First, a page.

Is it time to call a reform on the Corpus Juris?

Is it time to call a reform on the Corpus Juris?

Some time ago, I posted a blog on Law that bared the same title as this – but not being au fait with the law, I took it down.

Now after several months, I am still not familiar with the way in which our legal system works.  That hasn’t prevented me from taking a real long hard think about this blog and re-posting it.  I think it deserves to be said.

As we witness the questionable arrest of Julian Assange at a controversial period of truth and transparency – is it also time we reviewed the way in which laws are made and governed?

The recent decision to try Manning on treason made me review what little belief I have in such thing as an official secrets act and the idea of ‘intelligence’ and ‘compromising the security’ of a particular ‘nation’.   Had we observed the secrets that contribute to a ‘national interest’ we would soon discover something very sinister.  Is it about time we used transparency to ask for clear confirmation on how sensitive government data and whistleblowing (wikileaks) amounts to treason?

This investigation should not be done in secret in the professional legal systems.  We need this to be public.  And Accountable.

There are flaws in the legal system.

Founded on a variety of medieval and latin texts, some from the Roman Empire, we can see how much can be improved.

Scholarly establishment may constitute much wisdom but it should never be allowed to become an anchor.

If we analyse the legal terms of ‘Treason’ we can quickly see how the act of warfare created the necessity of identifying traitors.

How is Julian Assange a traitor?

Unless he is a danger to those that realise the game would be up?

How can war be justified and protected by law?

I think it’s about time we pulled apart the legal system and understood (overstood?) what it is all about.

With regard to war secrets and treason…

Are we still living through the Cold War?  The laws on espionage and traitors are horribly out of date

As we look into the need for laws protecting governments from espionage and trading military secrets, a cynical and well-informed mind (recalling numerous abuses of power which have been documented through history) will come to the conclusion that allowing this law to continue is in itself an abuse of power and a symbol of absolute corruption.  Without the accountability of government on issues surrounding the trade of arms, we are at a catch-22.  The profit for war becomes two-fold.  Not only do governments profit from the sale of weapons but they also benefit from the reform of various war-torn countries including plunder of raw materials and labour.  A war-torn region also allows exploitation to continue in that economy.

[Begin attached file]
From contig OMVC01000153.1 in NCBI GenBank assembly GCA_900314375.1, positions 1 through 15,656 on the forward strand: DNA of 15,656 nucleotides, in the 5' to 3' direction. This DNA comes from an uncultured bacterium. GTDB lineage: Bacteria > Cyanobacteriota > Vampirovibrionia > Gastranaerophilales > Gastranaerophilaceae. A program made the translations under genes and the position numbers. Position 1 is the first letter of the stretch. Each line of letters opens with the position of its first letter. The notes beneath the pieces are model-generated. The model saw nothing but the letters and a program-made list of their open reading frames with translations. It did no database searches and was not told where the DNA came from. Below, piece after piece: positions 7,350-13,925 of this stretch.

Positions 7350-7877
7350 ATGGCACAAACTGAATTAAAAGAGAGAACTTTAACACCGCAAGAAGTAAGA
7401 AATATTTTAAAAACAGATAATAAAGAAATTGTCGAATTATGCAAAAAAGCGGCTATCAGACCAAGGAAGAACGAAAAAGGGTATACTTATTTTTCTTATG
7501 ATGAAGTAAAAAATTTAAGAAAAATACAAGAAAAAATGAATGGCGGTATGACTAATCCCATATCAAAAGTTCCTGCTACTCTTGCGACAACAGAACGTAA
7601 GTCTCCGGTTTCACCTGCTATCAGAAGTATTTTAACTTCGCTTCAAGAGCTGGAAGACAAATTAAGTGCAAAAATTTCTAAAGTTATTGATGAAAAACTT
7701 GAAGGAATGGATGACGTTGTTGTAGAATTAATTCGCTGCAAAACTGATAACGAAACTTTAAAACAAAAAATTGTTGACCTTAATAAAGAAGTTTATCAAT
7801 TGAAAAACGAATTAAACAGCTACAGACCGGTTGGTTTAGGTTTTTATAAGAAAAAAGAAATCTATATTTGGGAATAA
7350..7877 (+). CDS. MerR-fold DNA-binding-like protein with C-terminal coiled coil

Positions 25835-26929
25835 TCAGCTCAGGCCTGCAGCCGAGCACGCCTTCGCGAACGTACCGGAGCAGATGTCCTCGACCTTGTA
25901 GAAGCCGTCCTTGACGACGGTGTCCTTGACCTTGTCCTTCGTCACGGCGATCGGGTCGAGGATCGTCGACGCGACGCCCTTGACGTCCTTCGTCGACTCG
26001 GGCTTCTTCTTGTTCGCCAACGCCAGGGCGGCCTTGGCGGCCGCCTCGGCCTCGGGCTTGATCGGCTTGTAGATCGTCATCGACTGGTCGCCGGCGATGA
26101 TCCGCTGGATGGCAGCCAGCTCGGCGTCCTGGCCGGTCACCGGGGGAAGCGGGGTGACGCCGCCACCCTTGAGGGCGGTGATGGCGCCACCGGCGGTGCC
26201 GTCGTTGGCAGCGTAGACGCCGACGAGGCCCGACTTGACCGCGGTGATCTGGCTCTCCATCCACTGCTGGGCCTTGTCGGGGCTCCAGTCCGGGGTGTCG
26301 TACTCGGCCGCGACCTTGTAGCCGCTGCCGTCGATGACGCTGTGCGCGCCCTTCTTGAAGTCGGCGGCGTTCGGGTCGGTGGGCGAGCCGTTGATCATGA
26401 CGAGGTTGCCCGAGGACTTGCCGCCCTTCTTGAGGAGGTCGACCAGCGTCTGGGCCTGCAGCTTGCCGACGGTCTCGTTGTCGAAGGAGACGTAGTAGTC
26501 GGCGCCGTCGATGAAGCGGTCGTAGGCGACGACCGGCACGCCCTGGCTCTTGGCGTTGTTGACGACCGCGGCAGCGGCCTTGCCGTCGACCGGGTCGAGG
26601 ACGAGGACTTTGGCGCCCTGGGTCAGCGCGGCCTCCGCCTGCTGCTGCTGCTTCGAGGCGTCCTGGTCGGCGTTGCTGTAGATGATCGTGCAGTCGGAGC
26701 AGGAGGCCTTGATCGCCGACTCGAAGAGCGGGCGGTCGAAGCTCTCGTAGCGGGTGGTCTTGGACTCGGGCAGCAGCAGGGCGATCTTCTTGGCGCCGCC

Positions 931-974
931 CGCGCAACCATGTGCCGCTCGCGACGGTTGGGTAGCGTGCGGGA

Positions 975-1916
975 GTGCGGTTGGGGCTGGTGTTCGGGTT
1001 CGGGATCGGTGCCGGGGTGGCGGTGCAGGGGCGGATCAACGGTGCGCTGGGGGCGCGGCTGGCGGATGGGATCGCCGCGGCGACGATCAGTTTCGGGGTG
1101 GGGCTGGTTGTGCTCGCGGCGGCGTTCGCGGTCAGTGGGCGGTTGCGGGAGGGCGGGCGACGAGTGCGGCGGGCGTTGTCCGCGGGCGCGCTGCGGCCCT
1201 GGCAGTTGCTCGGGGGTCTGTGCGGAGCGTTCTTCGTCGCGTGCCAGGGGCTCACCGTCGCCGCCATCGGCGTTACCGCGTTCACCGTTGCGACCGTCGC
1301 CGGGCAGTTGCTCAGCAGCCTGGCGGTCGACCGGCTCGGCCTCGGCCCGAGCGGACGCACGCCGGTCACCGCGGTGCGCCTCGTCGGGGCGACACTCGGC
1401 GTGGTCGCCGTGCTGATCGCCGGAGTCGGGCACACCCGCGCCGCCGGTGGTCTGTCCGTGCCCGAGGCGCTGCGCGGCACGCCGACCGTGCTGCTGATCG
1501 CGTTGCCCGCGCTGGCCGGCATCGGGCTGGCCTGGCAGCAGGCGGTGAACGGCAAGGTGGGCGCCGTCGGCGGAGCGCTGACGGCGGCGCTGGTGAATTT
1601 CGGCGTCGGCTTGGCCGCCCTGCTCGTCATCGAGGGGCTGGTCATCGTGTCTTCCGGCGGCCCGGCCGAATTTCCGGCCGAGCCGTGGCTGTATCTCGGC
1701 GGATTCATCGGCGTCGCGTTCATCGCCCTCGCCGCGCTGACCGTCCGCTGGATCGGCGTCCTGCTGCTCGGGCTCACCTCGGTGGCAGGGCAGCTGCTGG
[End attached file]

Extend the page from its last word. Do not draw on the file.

Without becoming too one-sided, it is conceivable that motives do not start out in this general direction.  We can see a great deal of compromise occur when social and moral accountability is placed on the issues surrounding government and war.  We don’t need government statements (in fact, those we can do without) to know that people try hard to do the right thing when they can afford to.  However, this isn’t the reason for my blog…

Scrutiny of what amounts to ‘national defence’ and ‘threats of warfare’ is something that can be avoided by a diplomat turning up with a black suitcase in their hand.  Any laws on transparency can be subverted with sensitive documents that have been rubber stamped by government.

I would like to ask my readers to question, in the stakes that Assange is playing at, who are the ones who would lose everything?  Who holds all the cards?

The Human race has only had intermittent periods of peace before war knocks everything down again! Why is this?

The answer lies in our historical law system.

I propose that the law is a cover up for autocratic rule.  It has been tailored to fit around the capitalist system, evolved from the church (which held similar wealth and power systems).  This can be proved in a few ways.

But we only have to look at British government and their connection to Law systems and hierarchy to get a taste of how incestuous the relationship is between those in power and those that govern law.  I understand that the pay-offs for such systems are vast and rewards increase the further into the field you go.  People become blinded by the power and the money that they receive.  I know a number of hard-working lawyers and barristers.  They are somewhere in this mess, dealing with endless paperwork and legal-systems.  They are good people.  That doesn’t stop the system that they are working from, from being inherently bad.

We know that the system is inherently bad.  This we can deduce from the Napoleonic codes, Corpus Juris and Magna Carta (to cite but three sources).  These are not entirely responsible for the law we have today, but to not consider the impact such autonomous charters have had on the evolution of the privileged and rich is a short-sighted viewpoint to say the least.

Although various scholars and professionals have commented on law and kept the system in good working order such as Glanville Williams and Francis Bacon – how can one fix what is already ruined?  I appreciate the need for law but, as we can see, my argument is that the law has been enforced by oppressive regimes which allowed a getaway for the very rich and exclusively powerful.

I liken the power of Government, Banking and Law as a holy trinity of corruption.  In the end, the law is the Holy Ghost – the executor – as it is the law which has the power to take life (backed of course by the government and financed by the banks)


About tthurts

Rattling the cage...
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